Large Whale Beached in Nicaragua, Locals Help

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A massive whale, thought to be a humpback, beached itself on the shores of Nicaragua's southern coast Friday. Locals and tourists tried to intervene, and push it back out to sea, but were unsuccessful by the time the sun was setting.

According to Mario Rodriguez, the Nicaraguan Environment Ministry's delegate stationed in the region, the female whale, estimated to be roughly 60 feet long, came ashore Friday morning at Popoyo beach, which is situated near the town of Tola, approximately 70 miles south of Managua.

Over 50 locals and tourists spent Friday trying to push the cetacean back out to sea, but became exhausted as night fell. Authorities and environmental officials arrived on scene to discuss a realistic plan of moving the whale into deeper waters.

Here is a clip of the attempted rescue:

The rescue effort continued into Saturday morning, though there is no word on the present state of progress.

While the Pacific region of the southern coast of Nicaragua hosts droves of whales and dolphins this time of year, research suggests that human activity contributes to the whales coming ashore.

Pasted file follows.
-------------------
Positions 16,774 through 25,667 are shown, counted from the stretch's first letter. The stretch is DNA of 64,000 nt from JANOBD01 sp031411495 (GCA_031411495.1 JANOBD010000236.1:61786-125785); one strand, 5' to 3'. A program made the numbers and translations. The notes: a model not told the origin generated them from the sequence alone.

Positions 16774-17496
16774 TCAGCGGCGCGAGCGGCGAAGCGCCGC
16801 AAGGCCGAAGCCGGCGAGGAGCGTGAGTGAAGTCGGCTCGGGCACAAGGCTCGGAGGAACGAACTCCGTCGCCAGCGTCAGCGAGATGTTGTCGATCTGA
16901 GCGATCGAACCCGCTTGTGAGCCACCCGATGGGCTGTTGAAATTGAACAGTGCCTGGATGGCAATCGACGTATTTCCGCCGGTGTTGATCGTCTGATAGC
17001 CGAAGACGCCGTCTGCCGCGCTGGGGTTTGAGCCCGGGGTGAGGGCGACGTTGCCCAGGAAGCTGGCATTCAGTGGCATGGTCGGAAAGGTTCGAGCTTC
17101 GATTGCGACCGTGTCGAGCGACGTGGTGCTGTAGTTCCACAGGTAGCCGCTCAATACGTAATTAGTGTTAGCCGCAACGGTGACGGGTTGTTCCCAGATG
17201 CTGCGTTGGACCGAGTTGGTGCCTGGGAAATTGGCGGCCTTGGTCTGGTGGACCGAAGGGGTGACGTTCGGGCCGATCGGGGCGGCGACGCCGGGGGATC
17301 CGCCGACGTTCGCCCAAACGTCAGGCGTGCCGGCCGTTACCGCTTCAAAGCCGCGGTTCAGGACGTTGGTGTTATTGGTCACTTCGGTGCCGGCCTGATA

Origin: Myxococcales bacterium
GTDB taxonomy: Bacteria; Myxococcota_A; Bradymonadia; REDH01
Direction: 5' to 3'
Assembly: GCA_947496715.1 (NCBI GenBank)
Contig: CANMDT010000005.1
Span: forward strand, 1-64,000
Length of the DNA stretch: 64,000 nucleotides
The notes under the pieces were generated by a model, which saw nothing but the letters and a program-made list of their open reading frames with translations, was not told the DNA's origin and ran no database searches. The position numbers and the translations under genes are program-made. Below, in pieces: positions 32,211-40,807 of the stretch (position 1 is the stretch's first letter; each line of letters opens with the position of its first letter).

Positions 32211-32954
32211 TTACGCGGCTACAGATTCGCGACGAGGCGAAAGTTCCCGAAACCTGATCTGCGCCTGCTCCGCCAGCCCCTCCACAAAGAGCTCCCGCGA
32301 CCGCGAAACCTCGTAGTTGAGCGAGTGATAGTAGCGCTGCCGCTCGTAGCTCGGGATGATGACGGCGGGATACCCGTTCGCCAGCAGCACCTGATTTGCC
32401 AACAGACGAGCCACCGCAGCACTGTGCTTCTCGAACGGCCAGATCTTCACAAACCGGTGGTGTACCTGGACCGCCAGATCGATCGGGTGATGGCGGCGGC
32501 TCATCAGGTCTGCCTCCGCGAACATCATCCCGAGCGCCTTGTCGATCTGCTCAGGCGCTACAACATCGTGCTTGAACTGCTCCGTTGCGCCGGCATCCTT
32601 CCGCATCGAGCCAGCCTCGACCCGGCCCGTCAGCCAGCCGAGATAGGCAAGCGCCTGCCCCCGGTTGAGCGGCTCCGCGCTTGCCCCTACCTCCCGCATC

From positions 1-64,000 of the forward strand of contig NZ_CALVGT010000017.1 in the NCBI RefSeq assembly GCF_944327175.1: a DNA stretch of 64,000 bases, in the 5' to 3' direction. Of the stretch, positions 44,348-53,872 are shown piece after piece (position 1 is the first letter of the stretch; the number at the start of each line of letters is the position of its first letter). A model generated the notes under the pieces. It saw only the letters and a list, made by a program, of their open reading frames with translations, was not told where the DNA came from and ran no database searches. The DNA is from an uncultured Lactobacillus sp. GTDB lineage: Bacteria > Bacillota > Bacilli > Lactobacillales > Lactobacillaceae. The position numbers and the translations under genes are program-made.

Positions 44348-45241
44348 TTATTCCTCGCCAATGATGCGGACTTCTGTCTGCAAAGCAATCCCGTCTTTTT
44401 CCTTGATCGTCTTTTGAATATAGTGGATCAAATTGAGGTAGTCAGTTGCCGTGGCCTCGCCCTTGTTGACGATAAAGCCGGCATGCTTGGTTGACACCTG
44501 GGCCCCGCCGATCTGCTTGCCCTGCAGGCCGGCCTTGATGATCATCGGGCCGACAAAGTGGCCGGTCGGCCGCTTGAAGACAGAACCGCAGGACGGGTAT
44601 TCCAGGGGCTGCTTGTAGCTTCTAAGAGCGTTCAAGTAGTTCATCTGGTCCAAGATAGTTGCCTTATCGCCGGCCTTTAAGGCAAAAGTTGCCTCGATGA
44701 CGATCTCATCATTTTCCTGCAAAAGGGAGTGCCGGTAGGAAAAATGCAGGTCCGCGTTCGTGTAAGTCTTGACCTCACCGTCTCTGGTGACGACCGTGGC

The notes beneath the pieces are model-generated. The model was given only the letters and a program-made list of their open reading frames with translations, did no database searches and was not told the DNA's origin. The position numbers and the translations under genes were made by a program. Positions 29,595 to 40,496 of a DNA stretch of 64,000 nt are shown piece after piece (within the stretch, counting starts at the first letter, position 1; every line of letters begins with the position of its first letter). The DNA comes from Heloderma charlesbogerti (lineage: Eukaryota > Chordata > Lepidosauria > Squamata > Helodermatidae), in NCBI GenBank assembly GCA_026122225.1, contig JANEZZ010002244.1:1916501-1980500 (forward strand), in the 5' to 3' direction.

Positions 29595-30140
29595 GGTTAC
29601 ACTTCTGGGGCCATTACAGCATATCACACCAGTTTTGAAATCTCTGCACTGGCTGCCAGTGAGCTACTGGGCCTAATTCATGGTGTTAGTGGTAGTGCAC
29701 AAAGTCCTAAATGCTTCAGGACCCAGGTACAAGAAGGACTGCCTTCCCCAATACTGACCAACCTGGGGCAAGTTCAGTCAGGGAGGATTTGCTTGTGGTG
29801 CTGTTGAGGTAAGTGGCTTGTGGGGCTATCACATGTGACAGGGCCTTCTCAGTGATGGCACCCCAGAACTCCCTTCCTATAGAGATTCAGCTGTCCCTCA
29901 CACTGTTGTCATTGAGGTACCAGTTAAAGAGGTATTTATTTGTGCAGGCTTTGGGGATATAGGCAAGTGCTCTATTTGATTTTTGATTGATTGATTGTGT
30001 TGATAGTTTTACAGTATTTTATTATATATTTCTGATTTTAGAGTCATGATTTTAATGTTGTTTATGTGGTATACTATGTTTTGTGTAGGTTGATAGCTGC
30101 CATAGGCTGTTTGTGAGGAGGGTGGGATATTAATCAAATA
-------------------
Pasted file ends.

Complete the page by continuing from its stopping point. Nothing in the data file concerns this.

Experts believe that pollution, shipping noise and, in certain instances, military sonar, have contributed to a rise in frequency of whales beaching themselves. Red tides, shark attacks, cases of pneumonia, injuries sustained from collisions with seafaring vessels have also been suggested as possible causes. Shifts in the Earth's magnetic field have also been researched.

Humpback whales are found in all of the world's oceans, and migrate roughly 16,000 miles annually. Adult humpbacks average between 39-52 feet long, and can weigh 40 tons. The species feeds primarily in northern waters during the summer, and then travels south in the winter to breed, while living off stored fat reserves.

Once almost hunted to extinction, population gains have been since protective laws were put into effect in 1966. The world humpback whale population is presently estimated to be roughly 80,000.